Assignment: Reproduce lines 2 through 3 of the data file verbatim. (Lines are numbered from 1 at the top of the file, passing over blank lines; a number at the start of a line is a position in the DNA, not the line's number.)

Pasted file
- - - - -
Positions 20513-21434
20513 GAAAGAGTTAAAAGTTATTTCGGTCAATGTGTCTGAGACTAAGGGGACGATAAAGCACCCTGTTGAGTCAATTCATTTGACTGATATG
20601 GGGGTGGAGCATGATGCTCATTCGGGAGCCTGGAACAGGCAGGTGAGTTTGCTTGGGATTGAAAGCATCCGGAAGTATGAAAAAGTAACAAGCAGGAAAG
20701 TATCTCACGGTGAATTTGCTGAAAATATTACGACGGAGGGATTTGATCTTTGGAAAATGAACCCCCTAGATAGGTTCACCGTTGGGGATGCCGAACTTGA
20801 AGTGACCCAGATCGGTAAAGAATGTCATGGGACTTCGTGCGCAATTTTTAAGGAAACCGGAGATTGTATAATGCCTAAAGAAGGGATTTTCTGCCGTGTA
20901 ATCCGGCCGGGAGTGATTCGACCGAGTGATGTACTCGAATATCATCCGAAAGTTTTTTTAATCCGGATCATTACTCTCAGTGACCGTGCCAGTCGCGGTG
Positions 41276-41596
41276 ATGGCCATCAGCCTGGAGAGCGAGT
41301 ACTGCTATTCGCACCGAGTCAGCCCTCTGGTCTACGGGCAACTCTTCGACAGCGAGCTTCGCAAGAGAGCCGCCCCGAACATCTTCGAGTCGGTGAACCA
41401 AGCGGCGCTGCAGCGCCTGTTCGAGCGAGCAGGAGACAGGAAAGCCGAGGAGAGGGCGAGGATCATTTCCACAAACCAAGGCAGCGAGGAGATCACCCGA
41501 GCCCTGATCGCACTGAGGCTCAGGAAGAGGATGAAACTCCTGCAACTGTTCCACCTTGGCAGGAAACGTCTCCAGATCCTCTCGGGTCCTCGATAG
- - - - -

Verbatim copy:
20513 GAAAGAGTTAAAAGTTATTTCGGTCAATGTGTCTGAGACTAAGGGGACGATAAAGCACCCTGTTGAGTCAATTCATTTGACTGATATG
20601 GGGGTGGAGCATGATGCTCATTCGGGAGCCTGGAACAGGCAGGTGAGTTTGCTTGGGATTGAAAGCATCCGGAAGTATGAAAAAGTAACAAGCAGGAAAG